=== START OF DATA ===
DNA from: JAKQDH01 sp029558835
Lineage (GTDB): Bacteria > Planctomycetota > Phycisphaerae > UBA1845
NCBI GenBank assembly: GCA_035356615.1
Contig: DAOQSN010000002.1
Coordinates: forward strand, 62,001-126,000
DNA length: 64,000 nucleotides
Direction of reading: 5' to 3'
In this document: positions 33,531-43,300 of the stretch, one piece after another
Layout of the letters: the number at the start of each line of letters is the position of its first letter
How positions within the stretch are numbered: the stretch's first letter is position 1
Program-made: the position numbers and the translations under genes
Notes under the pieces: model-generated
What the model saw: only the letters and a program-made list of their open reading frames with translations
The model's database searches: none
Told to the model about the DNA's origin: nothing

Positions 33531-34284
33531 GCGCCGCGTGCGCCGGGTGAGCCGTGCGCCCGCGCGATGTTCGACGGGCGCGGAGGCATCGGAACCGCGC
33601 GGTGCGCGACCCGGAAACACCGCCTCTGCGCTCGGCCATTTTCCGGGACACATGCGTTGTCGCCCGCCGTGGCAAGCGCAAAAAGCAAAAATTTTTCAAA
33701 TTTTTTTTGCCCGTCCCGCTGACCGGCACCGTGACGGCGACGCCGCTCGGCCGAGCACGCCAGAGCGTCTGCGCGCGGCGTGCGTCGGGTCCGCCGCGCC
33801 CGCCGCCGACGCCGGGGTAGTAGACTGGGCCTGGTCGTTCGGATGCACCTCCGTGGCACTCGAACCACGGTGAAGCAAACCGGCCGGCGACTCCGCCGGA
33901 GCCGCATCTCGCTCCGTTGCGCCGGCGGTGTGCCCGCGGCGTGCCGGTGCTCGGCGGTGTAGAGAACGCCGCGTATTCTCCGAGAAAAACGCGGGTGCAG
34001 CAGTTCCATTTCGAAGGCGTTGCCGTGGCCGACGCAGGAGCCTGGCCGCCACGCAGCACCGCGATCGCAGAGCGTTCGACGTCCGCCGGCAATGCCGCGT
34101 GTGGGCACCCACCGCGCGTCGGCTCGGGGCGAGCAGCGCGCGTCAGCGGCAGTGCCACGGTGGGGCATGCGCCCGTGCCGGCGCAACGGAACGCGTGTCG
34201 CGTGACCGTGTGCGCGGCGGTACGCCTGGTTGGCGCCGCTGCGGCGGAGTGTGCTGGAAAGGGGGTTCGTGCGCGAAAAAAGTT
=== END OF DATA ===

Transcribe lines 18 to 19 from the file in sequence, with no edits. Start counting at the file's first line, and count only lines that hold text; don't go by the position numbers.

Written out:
33601 GGTGCGCGACCCGGAAACACCGCCTCTGCGCTCGGCCATTTTCCGGGACACATGCGTTGTCGCCCGCCGTGGCAAGCGCAAAAAGCAAAAATTTTTCAAA
33701 TTTTTTTTGCCCGTCCCGCTGACCGGCACCGTGACGGCGACGCCGCTCGGCCGAGCACGCCAGAGCGTCTGCGCGCGGCGTGCGTCGGGTCCGCCGCGCC